Thursday, December 18, 2008

London Road Post Office

Into the holly hedge this festive season go the post office, ntl, Barclays, all insurance companies and the allotments office at Brighton and Hove Council.

The post office, for obvious reasons, but chiefly for its decision makers' apparent inability to leave their desks. If I knew who to invite, I'd call them down to London Road post office for mince pies and a retro experience because the London Road post office reminds me of Romania when the Wall was still up.

I went on a press trip to Romania in the eighties. We were accompanied by a communist party official at all times. We visited Vlad's castle in Transylvania, some astonishing painted monasteries, saw black robed women in lines in the fields, a beautiful young gypsy woman in a cafe (and heard plenty of stories about Romanian racism) and toured coastal resorts with sixties names like Sputnik. We were taken to a department store where there was nothing on the shelves but crystal bowls.

This is the department store the London Road post office reminds me of. The post office is on the ground floor of an old Co-op, remarkable for its marble staircase, its size (dominating London Road) and always clean, large loos. It used to have a great toy department and handy fabric and haberdashery section. Then it closed but the post office stayed - tucked away in a corner of the vast, empty building with one or two cashiers at the most, not a single chair for the long line of pensioners who queue even out of season for an hour or more to get served.

Friday, December 05, 2008

Retail sourcing


A girl in the art shop's asking a boy she works with how to make a skirt. He's doing his best - telling her she needs a paper pattern. I guess he might be a fashion student, probably at Brighton. I'm looking for cheap gold and silver paint. It's that time of year. I'm going to decorate my own wrapping paper. But I'm side-tracked now by a bargain bin of reduced beads by the counter and can't resist butting in.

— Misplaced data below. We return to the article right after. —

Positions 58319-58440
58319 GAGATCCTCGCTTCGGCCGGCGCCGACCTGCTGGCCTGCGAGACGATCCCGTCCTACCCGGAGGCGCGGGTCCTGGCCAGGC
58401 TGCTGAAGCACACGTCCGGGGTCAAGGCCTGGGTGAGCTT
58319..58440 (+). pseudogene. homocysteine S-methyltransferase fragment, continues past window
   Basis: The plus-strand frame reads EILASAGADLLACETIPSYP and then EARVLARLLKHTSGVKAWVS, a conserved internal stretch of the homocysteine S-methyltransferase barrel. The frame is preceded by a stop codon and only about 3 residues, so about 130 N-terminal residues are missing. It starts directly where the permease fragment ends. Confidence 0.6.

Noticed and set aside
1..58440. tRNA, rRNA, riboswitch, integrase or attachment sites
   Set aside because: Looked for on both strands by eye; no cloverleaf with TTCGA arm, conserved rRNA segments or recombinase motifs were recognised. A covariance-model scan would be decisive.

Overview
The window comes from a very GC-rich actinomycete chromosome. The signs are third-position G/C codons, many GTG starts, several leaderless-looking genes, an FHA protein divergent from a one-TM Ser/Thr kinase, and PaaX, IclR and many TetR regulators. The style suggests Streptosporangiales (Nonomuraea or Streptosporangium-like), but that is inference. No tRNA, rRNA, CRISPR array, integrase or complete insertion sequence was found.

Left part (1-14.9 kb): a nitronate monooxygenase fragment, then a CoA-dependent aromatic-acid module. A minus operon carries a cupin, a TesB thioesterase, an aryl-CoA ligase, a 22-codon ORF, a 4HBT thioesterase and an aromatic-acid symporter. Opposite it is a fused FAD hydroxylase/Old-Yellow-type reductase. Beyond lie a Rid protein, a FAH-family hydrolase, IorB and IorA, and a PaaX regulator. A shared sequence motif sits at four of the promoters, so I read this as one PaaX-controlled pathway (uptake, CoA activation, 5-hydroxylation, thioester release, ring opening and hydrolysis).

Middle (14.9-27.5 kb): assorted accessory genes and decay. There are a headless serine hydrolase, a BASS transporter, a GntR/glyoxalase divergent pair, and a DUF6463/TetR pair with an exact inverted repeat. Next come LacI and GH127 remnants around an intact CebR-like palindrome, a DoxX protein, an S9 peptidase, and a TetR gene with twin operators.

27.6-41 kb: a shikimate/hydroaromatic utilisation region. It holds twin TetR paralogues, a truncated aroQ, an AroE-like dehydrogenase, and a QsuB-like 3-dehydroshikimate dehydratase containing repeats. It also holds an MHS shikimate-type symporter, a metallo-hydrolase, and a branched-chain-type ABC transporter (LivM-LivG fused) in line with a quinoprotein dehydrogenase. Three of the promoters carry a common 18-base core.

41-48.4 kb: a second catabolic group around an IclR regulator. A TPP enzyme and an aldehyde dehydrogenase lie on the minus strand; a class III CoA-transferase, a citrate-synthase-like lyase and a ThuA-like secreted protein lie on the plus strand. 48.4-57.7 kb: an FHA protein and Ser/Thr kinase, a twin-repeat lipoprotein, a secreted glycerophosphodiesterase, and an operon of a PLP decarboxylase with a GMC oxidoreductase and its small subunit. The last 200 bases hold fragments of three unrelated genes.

Do you want a skirt with a waistband? No. Do you have a skirt you want to copy? Yes. So I explain. Sister Short would be proud. I explain how she can lay the skirt out on newspaper and draw a pattern. I explain the need to allow for seams, that it's easier to seat a zip at the back than the side and no, she doesn't need to take the original apart - the secret's in ironing, pinning and tacking.

I guess no-one needs to learn to sew now. Clothes are so cheap. But on the news today there are reports workers in Bangladesh earn about 7 pence an hour for making clothes for supermarkets and the British high street. There was a turning point when I realised it was cheaper to buy clothes ready made than fabric and a paper pattern. It wasn't a life affirming epiphany.

So I cheer when I hear of supermarkets' drop in profits. Two moments from my past: for an 80,000 report in 1999 about retail sourcing and merchandising, I had to research case studies - Kingfisher, one-time owner of Woolworths, was one and I wanted Tesco too. I trekked up to London for a meeting with Kingfisher's then chief executive. I'd been allocated 30 minutes, grudgingly. When I got there it had been cut to 15 minutes. The corporate affairs man knew I was coming from Brighton. Couldn't we have done it on the phone? The chief executive spent those 15 minutes avoiding eye contact, fending off questions with ready-made replies and breaking paper clips into ever smaller pieces.

Tesco's corporate affairs man at the time told me I couldn't use them as a case study because I wasn't important enough.

I still wouldn't want to share a meal with most of the individuals I met or talked to in the course of writing that report. I began to loathe the retail industry. There were some good guys. A chief executive who used to work for Oxfam - he had integrity. A couple of the trade unionists I spoke to. Fair Trade campaigners.

Let the others spend a week working in a battery chicken shed, sewing jeans, putting cheap CD players together, breathing fumes at a plastic mouldings factory. And what would they conclude? That retail now is a worthy human endeavour or a shabby waste of human imagination?